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From David Jencks <djen...@gluecode.com>
Subject More on principal wrapping. Was: Re: svn commit: r123495 ...
Date Tue, 28 Dec 2004 18:43:15 GMT

On Dec 28, 2004, at 10:11 AM, Aaron Mulder wrote:

> 	Well, I think an == would do the trick.  We could also use some
> kind of temporary Subject manipulations, but I don't think a major 
> change
> is necessary.

IMO == will not help because the 2nd login module, when adding a new 
principal that .equals an existing principal, makes no change in the 
set of principals in the Subject.  This is why I suggest that any 
solution must involve presenting the 2nd login module with a Subject 
that does not include the principals added by the first login module, 
either by providing an unshared Subject to each login module or by 
removing non-wrapped principals as they are wrapped.
>
> 	I'll grant you we're kind of "enhancing" JAAS.  I'm not 100% sure
> how useful this will be in practice, but we agreed on the features we
> want, and I'm not sure we should take them off the table just because 
> JAAS
> doesn't support them natively.
>
I agree that our extensions are a  "nice to have" feature.  However, I 
don't think we should write endless code to work around fundamental 
incompatibilities with JAAS unless there is a substantial benefit.  
I've also suggested a couple of ways that I think would solve the 
problem, but at the cost of significant complexity and possible 
non-compliance to JAAS.

I suggest that trying to solve this problem in the geronimo security 
framework is the wrong place.  As I've tried to point out before, the 
only circumstance where labelling principals with the login domain name 
helps to tell you where the principal came from is precisely the 
circumstance in which the labelling doesn't work: when two login 
modules are using the same principal classes and principal names, or 
more generally adding principals that are .equal to the single shared 
subject.

Lets consider an alternative: making users responsible for using 
configurations that add only distinguishable principals to the subject. 
  We can help with this in a number of ways.  We can make all the login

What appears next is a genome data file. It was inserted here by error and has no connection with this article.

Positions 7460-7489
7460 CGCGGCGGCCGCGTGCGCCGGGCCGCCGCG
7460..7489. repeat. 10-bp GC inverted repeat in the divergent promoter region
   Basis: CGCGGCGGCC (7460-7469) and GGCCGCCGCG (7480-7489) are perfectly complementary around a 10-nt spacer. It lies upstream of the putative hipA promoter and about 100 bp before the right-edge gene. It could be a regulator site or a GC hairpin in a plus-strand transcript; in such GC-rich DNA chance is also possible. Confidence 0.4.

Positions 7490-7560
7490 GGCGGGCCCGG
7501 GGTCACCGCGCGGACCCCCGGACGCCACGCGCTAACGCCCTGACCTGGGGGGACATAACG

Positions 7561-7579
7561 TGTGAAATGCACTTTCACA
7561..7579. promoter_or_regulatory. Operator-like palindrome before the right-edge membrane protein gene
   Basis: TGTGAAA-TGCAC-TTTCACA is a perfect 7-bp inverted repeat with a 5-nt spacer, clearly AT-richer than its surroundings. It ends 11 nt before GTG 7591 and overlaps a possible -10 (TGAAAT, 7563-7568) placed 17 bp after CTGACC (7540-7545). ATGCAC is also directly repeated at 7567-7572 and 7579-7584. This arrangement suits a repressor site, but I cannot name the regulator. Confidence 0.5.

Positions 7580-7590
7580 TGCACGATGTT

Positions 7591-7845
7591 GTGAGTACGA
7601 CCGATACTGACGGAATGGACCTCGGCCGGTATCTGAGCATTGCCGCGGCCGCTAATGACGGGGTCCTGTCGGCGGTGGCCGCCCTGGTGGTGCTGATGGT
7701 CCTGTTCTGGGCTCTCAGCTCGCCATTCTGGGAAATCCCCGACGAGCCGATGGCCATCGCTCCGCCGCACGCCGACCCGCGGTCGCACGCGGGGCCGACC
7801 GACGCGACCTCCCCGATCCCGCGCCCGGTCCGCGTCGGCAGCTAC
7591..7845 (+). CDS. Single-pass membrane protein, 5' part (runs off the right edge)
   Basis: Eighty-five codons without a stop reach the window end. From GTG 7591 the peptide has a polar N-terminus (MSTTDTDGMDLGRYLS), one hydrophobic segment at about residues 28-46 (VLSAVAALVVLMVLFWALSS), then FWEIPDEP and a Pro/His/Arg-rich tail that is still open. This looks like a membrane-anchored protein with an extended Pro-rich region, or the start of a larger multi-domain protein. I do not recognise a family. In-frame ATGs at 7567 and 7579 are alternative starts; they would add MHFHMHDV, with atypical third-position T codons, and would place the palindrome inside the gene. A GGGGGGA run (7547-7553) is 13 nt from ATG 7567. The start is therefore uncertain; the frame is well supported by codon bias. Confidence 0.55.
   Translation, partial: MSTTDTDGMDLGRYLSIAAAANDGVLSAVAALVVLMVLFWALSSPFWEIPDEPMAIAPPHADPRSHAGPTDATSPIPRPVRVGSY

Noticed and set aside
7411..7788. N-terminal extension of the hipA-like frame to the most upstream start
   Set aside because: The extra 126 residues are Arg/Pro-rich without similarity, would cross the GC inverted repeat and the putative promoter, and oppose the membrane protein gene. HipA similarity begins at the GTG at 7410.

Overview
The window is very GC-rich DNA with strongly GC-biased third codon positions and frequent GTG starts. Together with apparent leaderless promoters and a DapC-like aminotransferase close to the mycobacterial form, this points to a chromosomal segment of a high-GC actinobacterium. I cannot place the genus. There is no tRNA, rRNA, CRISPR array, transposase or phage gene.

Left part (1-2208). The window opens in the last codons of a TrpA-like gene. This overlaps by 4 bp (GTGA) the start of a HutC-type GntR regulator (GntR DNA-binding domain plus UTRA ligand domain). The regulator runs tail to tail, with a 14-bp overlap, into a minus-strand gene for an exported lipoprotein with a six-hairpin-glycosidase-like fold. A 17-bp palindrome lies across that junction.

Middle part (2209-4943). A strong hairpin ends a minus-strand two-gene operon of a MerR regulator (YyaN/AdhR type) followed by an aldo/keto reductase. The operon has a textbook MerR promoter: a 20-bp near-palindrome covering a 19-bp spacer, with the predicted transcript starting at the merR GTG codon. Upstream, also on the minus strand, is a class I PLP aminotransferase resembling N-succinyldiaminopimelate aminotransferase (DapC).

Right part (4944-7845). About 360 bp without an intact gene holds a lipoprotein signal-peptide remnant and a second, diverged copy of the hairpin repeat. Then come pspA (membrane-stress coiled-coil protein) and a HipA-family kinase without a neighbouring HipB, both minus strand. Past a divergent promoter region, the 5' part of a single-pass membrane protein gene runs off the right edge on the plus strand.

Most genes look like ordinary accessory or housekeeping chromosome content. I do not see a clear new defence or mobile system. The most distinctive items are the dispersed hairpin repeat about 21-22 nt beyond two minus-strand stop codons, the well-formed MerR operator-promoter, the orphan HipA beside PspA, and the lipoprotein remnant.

modules supplied with geronimo use principals that include a login 
domain name set in the options.  We can also supply a generic wrapping 
login module that, while accepting a shared subject, supplies a 
separate non-shared subject to its delegate, and wraps the principals 
from this subject with principals that include the login domain name.  
I think this will result in much simpler code and put the cost of 
complexity only on the rare users that need such sophistication.

If we were to adopt this change, I think we should revisit the concept 
of wrapping principals.  If I understand correctly the only added 
information would be the realm name, which is currently not tracked in 
the RealmPrincipal.  I think that tracking the realm name is useful, 
but if I'm wrong, I don't see any reason to wrap principals.

Many thanks,
david jencks


> Aaron
>
> On Tue, 28 Dec 2004, David Jencks wrote:
>> As Aaron points out this fix doesn't work, see the updated test.
>>
>> IMNSHO fixing this problem will require major changes in the login
>> module subject sharing that
>> 1. may be inconsistent with the expected JAAS semantics
>> 2. may be more trouble than it's worth.
>>
>> With a single set of principals, you cannot detect multiple login
>> modules adding the same principal to the set.  The only solutions will
>> involve:
>>
>> 1. giving each login module a separate subject
>> or
>> 2. removing the unwrapped principals from the single shared subject as
>> we wrap them.
>> or
>> 3. stop trying to identify which login module added a principal.
>>
>> To me it is starting to seem like we are saying, "JAAS isn't good
>> enough for us, we need to extend it" but our extension isn't working
>> and seems to me is working against the philosophy behind JAAS.  What
>> are we actually gaining from this login domain tracking?
>>
>> thanks
>> david jencks
>>
>> On Dec 28, 2004, at 6:55 AM, Aaron Mulder wrote:
>>
>>> 	I'm not sure I agree with this fix.  The comparison now checks if
>>> the RealmPrincipal is in the list of processed principals before
>>> processing it, but realm principals are never added to the processed
>>> principal list (only original principals), so this will add 
>>> everything
>>> it
>>> sees, yeah?
>>>
>>> 	It might be better to maintain a list and manually check if the
>>> new principal == each one in the old list rather than relying on
>>> .equals,
>>> though I guess checking the realm principals should work too.
>>>
>>> Aaron
>>> <snip>


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